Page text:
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Fostering with Lab Rescue

By GGLRR Foster, James Coon



As we walk around our neighborhood with a new foster lab, neighbors flock to meet the latest guy or gal. Kids fawn, ooh-ing and ahh-ing, and the lab gets more attention than is probably healthy. "You two must be saints," someone pipes up. "I could never foster a lab," adds another. "Don't you want to adopt every one?" The answers are no, sure you could, and, sometimes it's hard.

Our foster labs come from all walks of life, so to speak. Each breaks the mold of all the others who came before. If they're lucky, they've been surrendered from a stable home, with never a bad day in their life. The unlucky ones have simply been left to the streets, competing for every scrap of food and place of warmth.

They often arrive confused and frightened; in need of more food, more exercise and more belly rubs. By offering safety, security and structure, we try to help them lose some baggage, learn some manners, and go on to their forever homes a little more confident and comfortable with themselves.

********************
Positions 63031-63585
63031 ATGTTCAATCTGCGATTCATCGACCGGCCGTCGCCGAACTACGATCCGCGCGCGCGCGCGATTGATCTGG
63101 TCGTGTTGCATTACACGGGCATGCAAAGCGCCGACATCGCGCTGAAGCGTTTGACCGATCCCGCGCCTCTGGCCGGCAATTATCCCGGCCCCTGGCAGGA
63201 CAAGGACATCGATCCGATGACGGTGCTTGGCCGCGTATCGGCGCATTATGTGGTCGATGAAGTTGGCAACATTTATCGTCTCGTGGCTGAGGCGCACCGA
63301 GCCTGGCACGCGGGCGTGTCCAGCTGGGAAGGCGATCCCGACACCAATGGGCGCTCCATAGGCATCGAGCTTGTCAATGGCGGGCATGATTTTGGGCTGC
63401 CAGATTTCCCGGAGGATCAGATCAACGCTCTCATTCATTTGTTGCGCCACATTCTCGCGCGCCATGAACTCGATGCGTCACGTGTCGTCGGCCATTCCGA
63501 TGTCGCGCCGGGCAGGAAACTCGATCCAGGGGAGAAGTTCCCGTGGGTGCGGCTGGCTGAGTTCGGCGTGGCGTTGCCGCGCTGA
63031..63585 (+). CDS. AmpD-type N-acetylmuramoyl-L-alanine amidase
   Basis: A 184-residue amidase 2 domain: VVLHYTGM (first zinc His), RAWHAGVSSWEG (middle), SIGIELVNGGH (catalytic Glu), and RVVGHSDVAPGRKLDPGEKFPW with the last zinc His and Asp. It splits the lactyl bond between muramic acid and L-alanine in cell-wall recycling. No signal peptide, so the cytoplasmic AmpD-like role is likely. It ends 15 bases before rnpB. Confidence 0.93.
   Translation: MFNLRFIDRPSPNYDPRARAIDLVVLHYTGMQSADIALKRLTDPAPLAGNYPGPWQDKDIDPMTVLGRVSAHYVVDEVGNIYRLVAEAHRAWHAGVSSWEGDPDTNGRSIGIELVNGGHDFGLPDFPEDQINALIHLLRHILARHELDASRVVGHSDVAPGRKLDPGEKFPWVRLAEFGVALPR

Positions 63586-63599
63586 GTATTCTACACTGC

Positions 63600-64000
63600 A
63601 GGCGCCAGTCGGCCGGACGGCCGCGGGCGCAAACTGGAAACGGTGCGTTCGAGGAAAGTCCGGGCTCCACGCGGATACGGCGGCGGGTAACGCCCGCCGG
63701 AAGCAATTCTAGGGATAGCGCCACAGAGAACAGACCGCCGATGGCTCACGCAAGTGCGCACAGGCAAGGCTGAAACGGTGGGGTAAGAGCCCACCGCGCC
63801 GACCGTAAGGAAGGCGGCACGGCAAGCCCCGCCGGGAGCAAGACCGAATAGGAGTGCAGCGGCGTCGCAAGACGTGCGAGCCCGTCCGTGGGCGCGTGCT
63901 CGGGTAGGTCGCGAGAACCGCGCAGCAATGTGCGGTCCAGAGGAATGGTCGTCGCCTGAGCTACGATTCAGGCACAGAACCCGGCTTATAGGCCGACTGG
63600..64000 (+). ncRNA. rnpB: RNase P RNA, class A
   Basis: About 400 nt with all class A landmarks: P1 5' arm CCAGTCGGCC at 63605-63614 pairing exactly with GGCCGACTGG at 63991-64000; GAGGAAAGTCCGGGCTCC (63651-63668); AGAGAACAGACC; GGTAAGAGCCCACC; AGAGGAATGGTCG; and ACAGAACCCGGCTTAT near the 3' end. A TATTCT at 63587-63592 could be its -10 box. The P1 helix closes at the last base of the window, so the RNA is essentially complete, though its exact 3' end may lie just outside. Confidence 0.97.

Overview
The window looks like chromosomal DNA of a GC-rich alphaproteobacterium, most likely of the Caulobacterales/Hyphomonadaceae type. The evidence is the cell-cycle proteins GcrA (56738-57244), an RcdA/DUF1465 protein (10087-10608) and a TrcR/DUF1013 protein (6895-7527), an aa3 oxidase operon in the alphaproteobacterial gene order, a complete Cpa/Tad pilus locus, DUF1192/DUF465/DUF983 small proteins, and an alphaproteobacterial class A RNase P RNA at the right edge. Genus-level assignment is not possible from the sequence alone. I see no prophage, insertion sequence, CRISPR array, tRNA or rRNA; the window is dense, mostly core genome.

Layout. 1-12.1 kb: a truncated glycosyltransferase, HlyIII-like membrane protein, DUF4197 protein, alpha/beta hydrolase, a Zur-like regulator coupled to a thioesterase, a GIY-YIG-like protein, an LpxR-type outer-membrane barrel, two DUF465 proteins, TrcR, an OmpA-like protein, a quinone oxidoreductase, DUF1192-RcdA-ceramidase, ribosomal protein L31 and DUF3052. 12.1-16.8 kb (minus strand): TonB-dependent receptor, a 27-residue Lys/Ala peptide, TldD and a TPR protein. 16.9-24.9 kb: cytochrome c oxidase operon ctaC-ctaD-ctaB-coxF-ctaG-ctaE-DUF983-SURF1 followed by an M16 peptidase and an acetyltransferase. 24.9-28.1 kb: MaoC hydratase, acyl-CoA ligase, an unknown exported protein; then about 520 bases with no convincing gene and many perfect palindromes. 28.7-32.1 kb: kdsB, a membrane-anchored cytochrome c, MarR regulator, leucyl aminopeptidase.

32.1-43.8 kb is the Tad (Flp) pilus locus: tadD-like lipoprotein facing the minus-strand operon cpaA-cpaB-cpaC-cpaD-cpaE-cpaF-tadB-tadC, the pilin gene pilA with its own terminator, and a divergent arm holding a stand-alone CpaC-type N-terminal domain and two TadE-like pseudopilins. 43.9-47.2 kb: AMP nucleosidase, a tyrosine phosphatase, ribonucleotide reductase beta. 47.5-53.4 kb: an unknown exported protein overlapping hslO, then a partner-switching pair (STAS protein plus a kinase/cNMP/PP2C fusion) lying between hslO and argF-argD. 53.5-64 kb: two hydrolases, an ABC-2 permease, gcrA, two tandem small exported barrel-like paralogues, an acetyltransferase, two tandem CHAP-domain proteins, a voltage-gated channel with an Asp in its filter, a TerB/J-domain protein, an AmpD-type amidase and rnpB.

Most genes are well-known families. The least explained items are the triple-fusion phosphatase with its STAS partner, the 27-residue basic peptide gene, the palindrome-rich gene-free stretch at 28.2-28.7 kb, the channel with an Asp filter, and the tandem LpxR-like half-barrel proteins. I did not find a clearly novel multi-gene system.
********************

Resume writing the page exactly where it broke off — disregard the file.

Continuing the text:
From the first, our job is to observe and evaluate. Our neighborhood is a veritable "Hogan's Alley". There's squirrels and cats and sometimes bigger things foraging as we take our walks before dawn. Walkers, bikers, strollers, joggers, birds landing. Dogs being walked, others behind fences and gates, behind windows. Traffic along this street; lawnmowers and leaf-blowers down that one. Quite a test. Especially if you expect good behavior on a slack leash.

We do. We have to. Because a dog that behaves properly is a safe dog, a fun dog, a happy dog. Off, stay, go to place. Do not cross the threshold—in or out—without the release word. All important. Yet there is still time for fun and play. Fetch and tug. Bring it and leave it. Catch the treat. "Good dog." Scratch, scratch, scratch.

"How can you bear to let them go?" is the fourth—often whispered—question. Again, sometimes it's hard. But that is not our role. Ours is to offer comfort, continuity, and help our furry friends move just a little bit down the road from where they are, to where they can be. Until the day their new forever family knocks on our door—that one whose eyes light up, whose hearts reach, and whose lives will be brightened by their new friend. That is our role; that is our reward. Elsie, Dodge, Maui, Darby, Zoey, Bob, Rufus, Kiki, Duchess and others to come …each so indelible and unforgettable.

But they don't have to live in our house, to live in our hearts.


Read more of James' and Kathy's fostering experiences in James' amusing "No Funny Business" blog including the adventures of Rufus the Super Dog!

Coon foster dog photos of Bob and Rufus (left), Kiki and Duchess (right). Photos and videos courtesy of Nikki of Tail Snaps Photography.




         
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